E.W. Kemble's 'Deaths Laboratory' in Collier's Magazine in 1906, via Wikimedia Commons.A big component of the pseudomedicine movement is the belief that pharmaceuticals are “bad,” whereas “natural” remedies, including herbal supplements, are “good.” What a lot of folks don’t understand, is that it’s all relative. Some pharmaceuticals are extracted from natural sources, and some “natural” things can, indeed, be very harmful. So the whole “artificial=bad, natural=good” correlation is, quite simply, bullshit.

I’ve blogged a couple times before about toxic substances that are found in some alternative remedies, but as the New York Times reports, a recent review of some common herbal supplements, confirms there are problems in that industry (WebCite cached article):

Americans spend an estimated $5 billion a year on unproven herbal supplements that promise everything from fighting off colds to curbing hot flashes and boosting memory. But now there is a new reason for supplement buyers to beware: DNA tests show that many pills labeled as healing herbs are little more than powdered rice and weeds.

Using a test called DNA barcoding, a kind of genetic fingerprinting that has also been used to help uncover labeling fraud in the commercial seafood industry, Canadian researchers tested 44 bottles of popular supplements sold by 12 companies. They found that many were not what they claimed to be, and that pills labeled as popular herbs were often diluted — or replaced entirely — by cheap fillers like soybean, wheat and rice.…

Among their findings were bottles of echinacea supplements, used by millions of Americans to prevent and treat colds, that contained ground up bitter weed, Parthenium hysterophorus, an invasive plant found in India and Australia that has been linked to rashes, nausea and flatulence.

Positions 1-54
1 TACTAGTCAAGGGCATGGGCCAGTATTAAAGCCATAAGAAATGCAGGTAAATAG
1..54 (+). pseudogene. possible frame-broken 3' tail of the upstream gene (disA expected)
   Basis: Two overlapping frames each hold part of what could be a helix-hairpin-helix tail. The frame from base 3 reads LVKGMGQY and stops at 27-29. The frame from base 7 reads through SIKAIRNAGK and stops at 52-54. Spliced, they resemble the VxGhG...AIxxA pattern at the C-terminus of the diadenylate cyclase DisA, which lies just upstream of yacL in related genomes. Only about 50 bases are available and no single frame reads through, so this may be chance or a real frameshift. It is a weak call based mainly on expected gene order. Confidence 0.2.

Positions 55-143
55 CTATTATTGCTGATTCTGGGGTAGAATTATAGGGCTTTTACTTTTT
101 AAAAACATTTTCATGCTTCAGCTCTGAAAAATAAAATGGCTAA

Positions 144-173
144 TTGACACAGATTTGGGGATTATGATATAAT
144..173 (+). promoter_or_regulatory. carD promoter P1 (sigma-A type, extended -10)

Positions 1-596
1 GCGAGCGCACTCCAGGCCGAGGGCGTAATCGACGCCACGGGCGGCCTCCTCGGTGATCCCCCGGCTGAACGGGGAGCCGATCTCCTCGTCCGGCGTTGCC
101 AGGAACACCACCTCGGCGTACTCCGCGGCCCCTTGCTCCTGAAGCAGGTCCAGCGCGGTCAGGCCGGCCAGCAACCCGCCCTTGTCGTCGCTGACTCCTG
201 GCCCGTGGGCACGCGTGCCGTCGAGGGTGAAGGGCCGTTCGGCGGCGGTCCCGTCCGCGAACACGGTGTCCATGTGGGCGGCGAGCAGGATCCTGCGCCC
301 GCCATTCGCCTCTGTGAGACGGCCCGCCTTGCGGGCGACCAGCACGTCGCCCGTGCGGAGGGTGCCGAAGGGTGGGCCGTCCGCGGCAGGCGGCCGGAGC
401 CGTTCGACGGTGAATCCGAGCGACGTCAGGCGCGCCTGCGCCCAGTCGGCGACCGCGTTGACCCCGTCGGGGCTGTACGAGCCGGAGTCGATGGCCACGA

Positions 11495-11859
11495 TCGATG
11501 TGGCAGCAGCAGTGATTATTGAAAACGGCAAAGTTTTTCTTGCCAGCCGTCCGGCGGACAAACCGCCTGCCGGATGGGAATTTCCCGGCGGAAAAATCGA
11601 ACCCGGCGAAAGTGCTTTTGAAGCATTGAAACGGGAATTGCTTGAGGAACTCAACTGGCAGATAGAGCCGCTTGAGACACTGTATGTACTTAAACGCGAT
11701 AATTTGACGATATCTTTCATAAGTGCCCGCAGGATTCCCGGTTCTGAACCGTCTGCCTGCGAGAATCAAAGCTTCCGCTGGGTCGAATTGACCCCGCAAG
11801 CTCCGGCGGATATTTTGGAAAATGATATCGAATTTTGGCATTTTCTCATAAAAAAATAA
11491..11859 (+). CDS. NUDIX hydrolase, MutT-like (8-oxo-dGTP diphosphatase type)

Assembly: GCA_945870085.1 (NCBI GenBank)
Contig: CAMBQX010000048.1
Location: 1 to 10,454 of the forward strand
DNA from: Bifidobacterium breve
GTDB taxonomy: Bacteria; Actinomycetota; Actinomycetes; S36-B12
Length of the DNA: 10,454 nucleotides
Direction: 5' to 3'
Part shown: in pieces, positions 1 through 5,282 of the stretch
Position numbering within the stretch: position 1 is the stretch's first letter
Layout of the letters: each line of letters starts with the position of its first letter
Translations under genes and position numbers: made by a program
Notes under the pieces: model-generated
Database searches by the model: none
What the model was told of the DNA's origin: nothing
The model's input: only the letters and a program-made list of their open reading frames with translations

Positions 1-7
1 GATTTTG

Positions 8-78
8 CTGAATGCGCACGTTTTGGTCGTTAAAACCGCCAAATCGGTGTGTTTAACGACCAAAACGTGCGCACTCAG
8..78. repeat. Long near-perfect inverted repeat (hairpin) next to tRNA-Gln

Two bottles labeled as St. John’s wort, which studies have shown may treat mild depression, contained none of the medicinal herb. Instead, the pills in one bottle were made of nothing but rice, and another bottle contained only Alexandrian senna, an Egyptian yellow shrub that is a powerful laxative. Gingko biloba supplements, promoted as memory enhancers, were mixed with fillers and black walnut, a potentially deadly hazard for people with nut allergies.

Of 44 herbal supplements tested, one-third showed outright substitution, meaning there was no trace of the plant advertised on the bottle — only another plant in its place.

Many were adulterated with ingredients not listed on the label, like rice, soybean and wheat, which are used as fillers.

In some cases, these fillers were the only plant detected in the bottle — a health concern for people with allergies or those seeking gluten-free products, said the study’s lead author, Steven G. Newmaster, a biology professor and botanical director of the Biodiversity Institute of Ontario at the University of Guelph.

The full text of this study is available online (cached).

One might wonder how and why, in the 21st century, this sort of thing could be happening on such a scale. But there’s a very good reason for it: In the U.S. at least, the herbal supplement industry is more or less unregulated. Thanks to the Dietary Supplement Health and Education Act (aka the DSHEA) enacted in 1994, as long as no explicit health claims are made about an herbal remedy, the FDA can do nothing at all about them. Not a damned thing. That’s right, it often is perfectly legal to sell “snake oil.”

Photo credit: Collier’s, via Wikimedia Commons.

Tags: , , , , , , , , , , , ,

Comments are closed.